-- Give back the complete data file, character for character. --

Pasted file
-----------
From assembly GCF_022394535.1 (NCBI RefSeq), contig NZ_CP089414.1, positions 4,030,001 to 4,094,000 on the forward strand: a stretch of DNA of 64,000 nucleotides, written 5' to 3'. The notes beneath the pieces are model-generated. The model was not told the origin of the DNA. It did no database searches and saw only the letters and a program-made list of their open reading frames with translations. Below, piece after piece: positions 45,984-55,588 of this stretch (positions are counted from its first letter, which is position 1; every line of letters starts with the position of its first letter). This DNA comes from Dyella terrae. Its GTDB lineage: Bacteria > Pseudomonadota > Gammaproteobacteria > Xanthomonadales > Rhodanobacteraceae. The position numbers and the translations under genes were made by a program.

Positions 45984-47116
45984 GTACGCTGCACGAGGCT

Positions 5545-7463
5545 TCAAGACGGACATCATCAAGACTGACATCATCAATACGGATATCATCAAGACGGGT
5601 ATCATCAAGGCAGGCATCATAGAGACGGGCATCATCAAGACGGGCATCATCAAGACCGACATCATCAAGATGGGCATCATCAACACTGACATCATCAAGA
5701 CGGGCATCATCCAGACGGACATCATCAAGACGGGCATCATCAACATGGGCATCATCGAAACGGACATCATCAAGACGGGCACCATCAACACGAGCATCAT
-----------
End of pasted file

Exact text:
From assembly GCF_022394535.1 (NCBI RefSeq), contig NZ_CP089414.1, positions 4,030,001 to 4,094,000 on the forward strand: a stretch of DNA of 64,000 nucleotides, written 5' to 3'. The notes beneath the pieces are model-generated. The model was not told the origin of the DNA. It did no database searches and saw only the letters and a program-made list of their open reading frames with translations. Below, piece after piece: positions 45,984-55,588 of this stretch (positions are counted from its first letter, which is position 1; every line of letters starts with the position of its first letter). This DNA comes from Dyella terrae. Its GTDB lineage: Bacteria > Pseudomonadota > Gammaproteobacteria > Xanthomonadales > Rhodanobacteraceae. The position numbers and the translations under genes were made by a program.

Positions 45984-47116
45984 GTACGCTGCACGAGGCT

Positions 5545-7463
5545 TCAAGACGGACATCATCAAGACTGACATCATCAATACGGATATCATCAAGACGGGT
5601 ATCATCAAGGCAGGCATCATAGAGACGGGCATCATCAAGACGGGCATCATCAAGACCGACATCATCAAGATGGGCATCATCAACACTGACATCATCAAGA
5701 CGGGCATCATCCAGACGGACATCATCAAGACGGGCATCATCAACATGGGCATCATCGAAACGGACATCATCAAGACGGGCACCATCAACACGAGCATCAT